Club Future:  All of the hard work since its reformation has seen the consolidation of the club.  We are now planning for the future.  A local architect is currently drawing up plans for a replacement boatshed which we anticipate building in October 2003, subject to Lottery funding.  This and the slow acquisition of newer boats will ensure the club continues for the next 40 years, which is our ambition, whilst forging closer community links between the Sailing Club and Alverstoke & Gomer Junior Schools.  We aim to maintain the growth and development of community foundations first begun nearly 40 years ago, proven by ex-members returning to continue the original clubs aims.  Replacement of the existing buildings will give more space for amenities, providing running water and lavatory facilities for the children.  Replacement of the shingle beach is essential where it has suffered natural erosion over last 10 years.  It is also necessary to ensure a continuity of water depth in Stoke Lake, which has been naturally silting up, whilst maintaining harmony with nature and the environment, a matter to be raised in the near future with the Council.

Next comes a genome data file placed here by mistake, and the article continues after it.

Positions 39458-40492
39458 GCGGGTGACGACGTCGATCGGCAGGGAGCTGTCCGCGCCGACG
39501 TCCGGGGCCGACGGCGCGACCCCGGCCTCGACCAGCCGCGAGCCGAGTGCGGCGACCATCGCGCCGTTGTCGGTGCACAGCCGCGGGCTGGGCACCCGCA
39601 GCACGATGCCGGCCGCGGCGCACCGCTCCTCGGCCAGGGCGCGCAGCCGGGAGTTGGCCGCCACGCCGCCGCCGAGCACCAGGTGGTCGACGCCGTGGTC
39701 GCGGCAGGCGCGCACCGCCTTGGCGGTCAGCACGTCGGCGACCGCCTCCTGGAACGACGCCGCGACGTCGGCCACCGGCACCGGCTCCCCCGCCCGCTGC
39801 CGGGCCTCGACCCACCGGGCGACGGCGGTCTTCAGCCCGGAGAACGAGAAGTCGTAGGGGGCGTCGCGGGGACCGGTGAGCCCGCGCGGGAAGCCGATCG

This is our latest acquisition purchased with funds from The Mayors Charity last year. Kindly donated by Rosemary Bartlett and will be named Geoff in her husbands honour.

With Thanks: 

The Chairman and all of it's club members acknowledge the very generous contributions of the following businesses for their support:

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This page last updated on 27/05/04